Was Tarawa worth it? My answer is unqualified: No. From the very beginning the decision of the Joint Chiefs to seize Tarawa was a mistake and from their initial mistake grew the terrible drama of errors, errors of omission rather than commission, resulting in these needless casualties.
Some commanders involved, including Admiral Chester Nimitz, Admiral Raymond Spruance, Lt General Julian C. Smith and Lt Colonel David Shoup disagreed with General Smith. Said Nimitz:
The capture of Tarawa knocked down the front door to the Japanese defenses in the Central Pacific.
Nimitz launched the Marshalls campaign 10 weeks after the seizure of Tarawa. Aircraft flown from airfields at Betio and Apamama proved highly valuable, but the greater significance of the action on Tarawa to the success in the Marshalls proved to be the lessons learned from the battle itself.
The losses at Tarawa resulted from contributing factors, among which were the miscalculation of the tide and the height of the obstructing coral reefs, the operational shortcomings of the landing craft available, the inability of the naval bombardment to weaken the defenses of a well entrenched enemy, and the difficulties of coordinating and communicating between the different forces involved. It was the first time in the war that a United States amphibious landing was opposed by well entrenched, determined defenders. Previous landings, such as the landing at Guadalcanal, had been unexpected and met with little or no initial resistance. At the time, Tarawa was the most heavily defended atoll invaded by Allied forces in the Pacific.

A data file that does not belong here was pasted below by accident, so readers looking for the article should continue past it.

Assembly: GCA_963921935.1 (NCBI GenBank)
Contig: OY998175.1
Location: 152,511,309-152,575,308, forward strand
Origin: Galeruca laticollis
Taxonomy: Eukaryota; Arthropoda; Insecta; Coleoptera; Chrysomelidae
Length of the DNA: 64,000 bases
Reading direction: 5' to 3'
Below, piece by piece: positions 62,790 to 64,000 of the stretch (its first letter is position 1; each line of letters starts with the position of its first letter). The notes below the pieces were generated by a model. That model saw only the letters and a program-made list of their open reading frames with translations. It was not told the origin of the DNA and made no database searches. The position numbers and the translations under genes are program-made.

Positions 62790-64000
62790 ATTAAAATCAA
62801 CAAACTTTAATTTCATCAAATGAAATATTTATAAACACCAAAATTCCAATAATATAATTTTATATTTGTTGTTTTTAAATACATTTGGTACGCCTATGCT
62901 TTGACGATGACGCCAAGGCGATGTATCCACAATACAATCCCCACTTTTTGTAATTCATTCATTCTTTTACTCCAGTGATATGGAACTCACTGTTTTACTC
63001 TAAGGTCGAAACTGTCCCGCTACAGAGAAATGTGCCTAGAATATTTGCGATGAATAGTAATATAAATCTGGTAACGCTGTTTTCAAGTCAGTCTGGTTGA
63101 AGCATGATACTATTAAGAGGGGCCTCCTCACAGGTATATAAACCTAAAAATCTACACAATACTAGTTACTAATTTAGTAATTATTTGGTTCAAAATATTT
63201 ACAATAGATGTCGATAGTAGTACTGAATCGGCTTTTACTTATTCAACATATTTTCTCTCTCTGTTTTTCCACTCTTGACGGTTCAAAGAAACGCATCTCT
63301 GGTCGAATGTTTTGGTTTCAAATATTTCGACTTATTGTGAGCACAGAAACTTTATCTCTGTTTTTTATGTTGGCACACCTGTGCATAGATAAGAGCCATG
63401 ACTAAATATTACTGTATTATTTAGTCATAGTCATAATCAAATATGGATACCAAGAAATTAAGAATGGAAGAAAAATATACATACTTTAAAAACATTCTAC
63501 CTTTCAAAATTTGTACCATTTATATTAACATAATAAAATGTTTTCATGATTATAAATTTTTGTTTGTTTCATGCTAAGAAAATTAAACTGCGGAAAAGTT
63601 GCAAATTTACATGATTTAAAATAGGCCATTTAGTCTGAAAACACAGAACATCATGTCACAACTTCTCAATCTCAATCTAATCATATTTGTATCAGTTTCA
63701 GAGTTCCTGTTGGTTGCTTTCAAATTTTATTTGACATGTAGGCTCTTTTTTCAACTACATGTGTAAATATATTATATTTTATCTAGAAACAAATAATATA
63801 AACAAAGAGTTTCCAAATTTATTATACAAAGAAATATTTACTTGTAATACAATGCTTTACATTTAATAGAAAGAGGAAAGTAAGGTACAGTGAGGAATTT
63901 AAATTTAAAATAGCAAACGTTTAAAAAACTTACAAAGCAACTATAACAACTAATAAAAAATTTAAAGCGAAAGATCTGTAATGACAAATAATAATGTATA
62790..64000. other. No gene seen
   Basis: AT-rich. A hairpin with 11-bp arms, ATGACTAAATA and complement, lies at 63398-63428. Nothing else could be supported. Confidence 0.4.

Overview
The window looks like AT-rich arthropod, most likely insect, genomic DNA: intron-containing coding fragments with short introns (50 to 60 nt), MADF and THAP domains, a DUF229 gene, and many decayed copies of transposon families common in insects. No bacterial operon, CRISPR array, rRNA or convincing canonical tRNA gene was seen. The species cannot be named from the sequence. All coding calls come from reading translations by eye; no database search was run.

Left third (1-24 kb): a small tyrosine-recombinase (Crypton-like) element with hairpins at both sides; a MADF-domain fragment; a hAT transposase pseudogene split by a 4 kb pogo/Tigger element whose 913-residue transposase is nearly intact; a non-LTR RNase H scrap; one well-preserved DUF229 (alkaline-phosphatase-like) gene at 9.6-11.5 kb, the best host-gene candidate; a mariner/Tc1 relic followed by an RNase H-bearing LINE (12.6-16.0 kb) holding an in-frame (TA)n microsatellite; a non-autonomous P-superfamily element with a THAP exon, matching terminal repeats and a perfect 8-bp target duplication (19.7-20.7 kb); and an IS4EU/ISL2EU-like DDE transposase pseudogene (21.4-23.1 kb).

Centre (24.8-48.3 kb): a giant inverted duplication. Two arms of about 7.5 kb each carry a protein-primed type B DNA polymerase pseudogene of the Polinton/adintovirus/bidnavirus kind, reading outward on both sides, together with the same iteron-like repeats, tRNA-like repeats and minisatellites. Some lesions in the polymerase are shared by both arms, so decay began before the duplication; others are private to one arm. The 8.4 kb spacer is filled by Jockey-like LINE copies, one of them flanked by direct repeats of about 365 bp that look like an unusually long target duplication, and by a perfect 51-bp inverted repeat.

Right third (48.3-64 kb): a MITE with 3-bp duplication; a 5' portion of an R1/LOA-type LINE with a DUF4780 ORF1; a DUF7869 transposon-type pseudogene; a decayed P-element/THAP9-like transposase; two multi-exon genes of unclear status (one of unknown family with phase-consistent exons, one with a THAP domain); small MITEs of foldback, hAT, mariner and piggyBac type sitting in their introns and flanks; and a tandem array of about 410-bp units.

All told nearly 6,400 Japanese, Koreans and Americans died on the tiny island in 76 hours of fighting. In the aftermath of the battle, American casualties lined the beach and floated in the surf. Over a hundred were never repatriated. Staff Sgt Norman T. Hatch and other Marine cameramen were present obtaining footage that would later be used in a documentary. "With the Marines at Tarawa" contained scenes of American dead so disturbing that the decision of whether or not to release it to the public was deferred to President Franklin Delano Roosevelt.
Following the battle the 2nd Marine Division was shipped to Hawaii, leaving the 2nd Battalion, 6th Marine Regiment behind to clear the battlefield of ordnance, provide security for the Seabees rebuilding the airstrip and aid in the burial detail. The 2nd Marine Division remained in Hawaii for six months, refitting and training, until called upon for its next major amphibious landing, the Battle of Saipan in the Marianas in June 1944.